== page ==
Thus, re: your discussion of icons – images – and coming home to the ‘Garden’ that it is, for me, so much more like Him coming out into my desert and bringing Paradise to me, that is, Himself. As Christ goes out into the wilderness, he brings Paradise with him because He is It – he is Life Itself.

    Ahh . . . I can’t really express it well. This coming home is, to me, more like finding Him out there in the wilderness (or Him finding me) rather than me entering into the Garden to find Him. Does that make any sense?

    That meditation has lead to others – mostly now it is one where I seem to ask myself, or be asked, while at a bus stop, while walking down the street, on a plane, “can you love even these?” and realizing that as I see someone I make so many snap judgments, assessments, or make such a simple dismissal of disinterest within a heart’s beat concerning ‘others’ that I really can’t answer this nagging question in the affirmative.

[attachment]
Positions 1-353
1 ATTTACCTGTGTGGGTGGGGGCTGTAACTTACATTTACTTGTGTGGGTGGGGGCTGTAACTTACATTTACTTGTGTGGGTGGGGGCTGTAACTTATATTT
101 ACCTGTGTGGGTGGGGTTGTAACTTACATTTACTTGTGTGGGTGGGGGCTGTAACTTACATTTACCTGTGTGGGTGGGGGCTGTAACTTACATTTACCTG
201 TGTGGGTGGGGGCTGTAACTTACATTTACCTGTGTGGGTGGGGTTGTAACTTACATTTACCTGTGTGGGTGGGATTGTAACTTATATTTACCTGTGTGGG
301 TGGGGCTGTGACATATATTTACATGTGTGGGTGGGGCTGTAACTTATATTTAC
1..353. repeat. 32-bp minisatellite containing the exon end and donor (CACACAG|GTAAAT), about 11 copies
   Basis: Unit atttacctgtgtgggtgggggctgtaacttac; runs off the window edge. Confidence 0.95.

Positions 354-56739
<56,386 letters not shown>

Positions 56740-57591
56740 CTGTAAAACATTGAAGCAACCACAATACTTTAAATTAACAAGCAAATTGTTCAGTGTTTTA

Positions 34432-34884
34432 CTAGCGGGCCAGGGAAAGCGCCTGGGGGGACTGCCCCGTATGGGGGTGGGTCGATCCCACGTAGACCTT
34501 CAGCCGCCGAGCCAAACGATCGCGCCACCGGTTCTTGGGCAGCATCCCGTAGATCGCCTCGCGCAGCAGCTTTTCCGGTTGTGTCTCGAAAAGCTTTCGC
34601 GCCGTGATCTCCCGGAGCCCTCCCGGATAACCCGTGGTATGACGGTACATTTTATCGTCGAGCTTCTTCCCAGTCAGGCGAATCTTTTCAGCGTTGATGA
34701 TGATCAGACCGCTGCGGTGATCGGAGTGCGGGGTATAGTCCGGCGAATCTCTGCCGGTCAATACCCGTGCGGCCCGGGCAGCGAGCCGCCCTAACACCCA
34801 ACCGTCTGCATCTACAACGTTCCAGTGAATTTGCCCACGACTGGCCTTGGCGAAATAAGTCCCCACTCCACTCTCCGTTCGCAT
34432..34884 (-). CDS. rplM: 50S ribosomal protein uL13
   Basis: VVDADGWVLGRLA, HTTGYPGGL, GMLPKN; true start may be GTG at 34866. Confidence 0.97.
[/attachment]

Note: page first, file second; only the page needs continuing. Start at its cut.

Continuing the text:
Sure, if a person seems attractive, or pitiable, or something, perhaps. But the arrogant, or the dangerous-looking, or the non-descript – do I seem them and that they have hurts and aches and needs. That’s when the full weight of the parable of the sheep and goats comes down on me and I say – I am a goat.

    Well – silly of me to write this, but I appreciated very much your post here and have been thinking about it for a few days. Please excuse the rambling of a catechumen, and I ask for your prayers.

  2. Fatherstephen says

    Eric,

    Boy there are very few set rules for meditating on these things. For right now, Christ coming into the desert for you and making paradise right there, works for me too. Thanks for the thought.

  3. says

    Dear Fr. Stephen: